The spiritual discipline I want to highlight today is gratitude.

Today, spend some time counting your blessings.  Hopefully you’ll have a long list! 

After you’ve made your list, don’t stop there. Here’s the key to the discipline:  after you’ve counted your blessings, consider what kind of thank-offering you can give to God.  A thank-offering is an ancient tradition of giving something away simply out of gratitude, with no intention of earning anyone’s (or God’s) favor.  Your thank-offering can be monetary, material goods, a gift of time, whatever.

All this sounds simple and sweet.  Yet, is it possible to give expecting nothing in return?  On some level, when we show up to volunteer, or when we get out the checkbook, or when we open Christmas presents, don’t we expect a thank-you note … or squeals of delight … or attention from the pastor … or deference from other church members or volunteers?  I’ll never forget a church member who was angry with me years ago.  Instead of saying, “I’m angry,” or “I’m offended,” the person said, “You and I need to talk.  I do a lot for this church, you know!”

I understand that no one wants to volunteer precious time and feel useless or underappreciated, or donate hard-earned money to a lost cause.  I also understand that church members receive “services” such as visits from the pastor when they’re in the hospital.  Even the best of intentions must meet reality somewhere along the path.

When you give your thank-offering, imagine this.  You are watching the sun set over a beautiful lake on a Saturday evening, and suddenly you hear singing in the distance.  It turns out that a church holds Saturday night services during the summer at this lake.  You go to check it out, and are glad you did.  It’s a moving and inspiring worship time.  At some point during the service, they pass an offering plate.  Even though you don’t belong to that church, or live anywhere near the lake, you are grateful for this unexpected blessing.  You place money in the plate, not even paying attention to how much!  See if you can apply this same grateful, abundant spirit as you act on your blessings in your everyday life.

Today’s daily Scripture reading from the PC(USA):

Advent Day 7

Advent Day 7:  the Fast

O most merciful Redeemer, Friend, and Brother,
May I know thee more clearly,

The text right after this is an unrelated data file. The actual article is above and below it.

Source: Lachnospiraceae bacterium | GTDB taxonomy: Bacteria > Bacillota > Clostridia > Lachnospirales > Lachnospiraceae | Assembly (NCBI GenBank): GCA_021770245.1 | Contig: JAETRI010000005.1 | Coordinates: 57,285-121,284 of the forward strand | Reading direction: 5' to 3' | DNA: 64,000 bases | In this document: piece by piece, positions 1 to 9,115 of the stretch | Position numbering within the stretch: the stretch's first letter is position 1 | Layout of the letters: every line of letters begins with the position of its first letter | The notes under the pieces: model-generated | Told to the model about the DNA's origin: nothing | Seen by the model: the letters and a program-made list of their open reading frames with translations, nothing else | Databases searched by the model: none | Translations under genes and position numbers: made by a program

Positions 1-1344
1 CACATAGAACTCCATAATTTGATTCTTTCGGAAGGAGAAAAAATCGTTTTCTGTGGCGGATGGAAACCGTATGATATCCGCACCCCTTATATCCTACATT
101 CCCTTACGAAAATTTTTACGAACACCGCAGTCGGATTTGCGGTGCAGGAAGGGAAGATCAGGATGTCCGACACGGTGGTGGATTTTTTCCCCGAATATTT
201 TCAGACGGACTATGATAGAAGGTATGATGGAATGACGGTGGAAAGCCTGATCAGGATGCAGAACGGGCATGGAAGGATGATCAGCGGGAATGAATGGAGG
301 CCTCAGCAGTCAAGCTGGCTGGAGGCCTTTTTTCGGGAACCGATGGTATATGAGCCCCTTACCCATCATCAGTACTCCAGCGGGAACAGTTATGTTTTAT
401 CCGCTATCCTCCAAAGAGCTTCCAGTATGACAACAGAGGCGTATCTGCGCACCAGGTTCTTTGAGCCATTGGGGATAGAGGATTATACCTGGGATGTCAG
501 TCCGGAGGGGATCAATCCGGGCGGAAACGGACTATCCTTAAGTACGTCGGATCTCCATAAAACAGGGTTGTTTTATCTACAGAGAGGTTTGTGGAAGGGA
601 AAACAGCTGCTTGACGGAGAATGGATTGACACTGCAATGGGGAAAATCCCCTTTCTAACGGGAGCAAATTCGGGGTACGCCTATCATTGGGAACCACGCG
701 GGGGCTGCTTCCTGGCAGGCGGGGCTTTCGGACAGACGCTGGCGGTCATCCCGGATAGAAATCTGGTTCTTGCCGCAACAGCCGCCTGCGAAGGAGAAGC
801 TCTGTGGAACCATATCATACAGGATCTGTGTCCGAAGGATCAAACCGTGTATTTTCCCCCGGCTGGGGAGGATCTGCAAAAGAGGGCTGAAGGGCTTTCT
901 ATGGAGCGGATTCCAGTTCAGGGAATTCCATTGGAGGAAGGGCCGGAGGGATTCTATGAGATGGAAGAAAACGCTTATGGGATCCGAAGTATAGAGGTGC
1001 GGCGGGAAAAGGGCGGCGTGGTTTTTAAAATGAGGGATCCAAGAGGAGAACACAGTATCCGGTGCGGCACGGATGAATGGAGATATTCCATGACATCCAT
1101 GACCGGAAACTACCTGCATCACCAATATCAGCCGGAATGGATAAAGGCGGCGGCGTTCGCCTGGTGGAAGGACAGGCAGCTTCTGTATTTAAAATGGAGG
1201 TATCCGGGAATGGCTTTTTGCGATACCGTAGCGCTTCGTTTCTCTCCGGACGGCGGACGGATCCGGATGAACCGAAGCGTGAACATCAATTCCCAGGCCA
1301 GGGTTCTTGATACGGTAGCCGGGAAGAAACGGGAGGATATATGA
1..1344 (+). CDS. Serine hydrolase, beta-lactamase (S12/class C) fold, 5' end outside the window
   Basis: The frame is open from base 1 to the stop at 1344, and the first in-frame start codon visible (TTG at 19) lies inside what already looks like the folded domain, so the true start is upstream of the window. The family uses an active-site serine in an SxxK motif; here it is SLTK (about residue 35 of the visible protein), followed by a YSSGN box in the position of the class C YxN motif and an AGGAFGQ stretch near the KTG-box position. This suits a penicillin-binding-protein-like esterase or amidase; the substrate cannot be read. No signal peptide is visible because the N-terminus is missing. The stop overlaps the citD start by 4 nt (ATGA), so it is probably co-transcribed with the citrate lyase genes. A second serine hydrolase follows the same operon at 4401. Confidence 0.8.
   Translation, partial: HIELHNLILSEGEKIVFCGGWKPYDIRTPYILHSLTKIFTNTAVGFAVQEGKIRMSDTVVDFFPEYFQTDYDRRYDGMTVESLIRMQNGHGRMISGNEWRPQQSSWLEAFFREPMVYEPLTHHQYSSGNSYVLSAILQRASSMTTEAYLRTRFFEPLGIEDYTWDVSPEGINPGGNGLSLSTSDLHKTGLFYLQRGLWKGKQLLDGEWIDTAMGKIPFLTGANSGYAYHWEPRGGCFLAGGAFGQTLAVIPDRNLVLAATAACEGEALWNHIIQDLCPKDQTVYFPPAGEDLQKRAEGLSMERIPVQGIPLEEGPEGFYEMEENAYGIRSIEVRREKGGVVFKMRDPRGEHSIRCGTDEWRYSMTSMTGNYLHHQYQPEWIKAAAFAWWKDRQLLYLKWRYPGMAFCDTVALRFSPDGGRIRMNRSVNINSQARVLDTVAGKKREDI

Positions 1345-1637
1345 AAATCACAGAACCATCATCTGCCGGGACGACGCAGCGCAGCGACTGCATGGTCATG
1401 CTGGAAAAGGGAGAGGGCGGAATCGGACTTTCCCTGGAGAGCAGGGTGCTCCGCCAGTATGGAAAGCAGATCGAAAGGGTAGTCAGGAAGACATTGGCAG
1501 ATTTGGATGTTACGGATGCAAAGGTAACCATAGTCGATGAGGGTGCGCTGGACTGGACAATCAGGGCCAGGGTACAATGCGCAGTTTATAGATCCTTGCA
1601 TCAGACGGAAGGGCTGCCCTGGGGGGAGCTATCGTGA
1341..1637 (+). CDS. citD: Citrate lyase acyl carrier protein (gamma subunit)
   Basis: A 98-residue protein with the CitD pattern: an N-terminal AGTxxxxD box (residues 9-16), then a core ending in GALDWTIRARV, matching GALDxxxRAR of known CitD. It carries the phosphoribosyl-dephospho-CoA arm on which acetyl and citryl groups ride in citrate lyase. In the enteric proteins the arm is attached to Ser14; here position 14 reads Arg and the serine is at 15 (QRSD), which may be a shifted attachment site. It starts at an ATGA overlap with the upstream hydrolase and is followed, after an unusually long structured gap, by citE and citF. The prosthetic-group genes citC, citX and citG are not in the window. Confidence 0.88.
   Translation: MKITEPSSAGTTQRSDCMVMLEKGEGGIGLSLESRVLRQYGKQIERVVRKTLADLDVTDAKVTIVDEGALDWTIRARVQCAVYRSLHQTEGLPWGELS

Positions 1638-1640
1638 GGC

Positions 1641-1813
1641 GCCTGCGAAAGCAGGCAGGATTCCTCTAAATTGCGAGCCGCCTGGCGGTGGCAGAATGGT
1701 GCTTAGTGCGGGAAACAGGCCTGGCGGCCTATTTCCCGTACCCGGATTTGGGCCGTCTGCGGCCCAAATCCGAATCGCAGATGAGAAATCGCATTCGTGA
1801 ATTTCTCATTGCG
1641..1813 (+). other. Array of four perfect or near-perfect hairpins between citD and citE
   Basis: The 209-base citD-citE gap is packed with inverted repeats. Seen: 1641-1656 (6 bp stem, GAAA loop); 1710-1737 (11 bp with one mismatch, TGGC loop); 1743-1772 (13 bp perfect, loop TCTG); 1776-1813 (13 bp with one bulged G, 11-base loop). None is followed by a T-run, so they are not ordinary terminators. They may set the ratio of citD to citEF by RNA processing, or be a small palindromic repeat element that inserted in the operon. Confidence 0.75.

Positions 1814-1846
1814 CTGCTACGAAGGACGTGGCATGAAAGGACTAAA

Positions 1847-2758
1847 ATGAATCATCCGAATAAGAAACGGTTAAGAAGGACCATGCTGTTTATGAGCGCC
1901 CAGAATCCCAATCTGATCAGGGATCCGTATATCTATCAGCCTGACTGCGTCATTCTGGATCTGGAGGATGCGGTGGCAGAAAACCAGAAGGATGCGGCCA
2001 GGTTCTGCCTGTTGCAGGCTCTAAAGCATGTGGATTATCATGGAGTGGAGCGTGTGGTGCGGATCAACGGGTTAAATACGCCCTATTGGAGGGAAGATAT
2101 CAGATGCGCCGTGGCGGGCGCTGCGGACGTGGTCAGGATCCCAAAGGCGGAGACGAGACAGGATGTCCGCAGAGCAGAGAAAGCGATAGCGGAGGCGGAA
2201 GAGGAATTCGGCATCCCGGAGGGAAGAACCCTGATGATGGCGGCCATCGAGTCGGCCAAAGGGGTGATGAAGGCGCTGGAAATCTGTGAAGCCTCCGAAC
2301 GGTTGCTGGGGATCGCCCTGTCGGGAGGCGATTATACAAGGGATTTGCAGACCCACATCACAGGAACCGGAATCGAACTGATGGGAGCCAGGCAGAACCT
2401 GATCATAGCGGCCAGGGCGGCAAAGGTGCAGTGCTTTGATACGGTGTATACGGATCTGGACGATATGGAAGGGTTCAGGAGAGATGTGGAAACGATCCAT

Love thee more dearly,
And follow thee more nearly:
For ever and ever.

–St. Richard Chichester (1197-1253)

I feel a little awkward writing about fasting, because I’ve never had success with a traditional fast (i.e., not eating.)  Every time I do it I get sick.  However, recently I found a different idea about fasting.  Some spirituality teachers (including Foster and Thompson) write about fasting from other things we consume or activities we do on a daily basis, to help make us more open to receiving God’s Word and Spirit.

Many of the college students and young adults I meet have a pretty steady diet of anxiety.  They are anxious over the future, over relationships, over personal identity, and over whether they can “perform” on the academic or social scene.  Feeding your soul with anxiety is like feeding your body with chocolate-covered coffee beans.  Sure, you’ll get a rush, but you’re depriving yourself of the nourishment you need for the long haul.

 So the practice for today is a fast from anxiety over performance.   Try to spend a day refusing to be anxious, and consider these questions during your day:

  • A person observing a more traditional fast will think about how God provides for them, even though the thing they want (food) is not available at the moment.  Use this same thought process:  how does God provide for you, even though your anxiety isn’t cured at the moment?
  • What do you really need to get you through the day?  Even the hands-on, high-energy people I described in yesterday’s post need down time.  No one is Superman, and why would you want to be?  He never gets to live a regular life.
  • What would unconditional love look like in your life?
  • What is holding you back from giving others unconditional love, instead of doling out love based on their performance?

Today’s daily Scripture reading from the PC(USA):

Advent Day 6: Hands & Feet Prayer

“Christ has no body on earth but yours, no hands but yours, no feet but yours.Yours are the eyes through which Christ’s compassion for the world is to look out; yours are the feet with which He is to go about doing good; and yours are the hands with which He is to bless us now.” — St. Teresa of Avila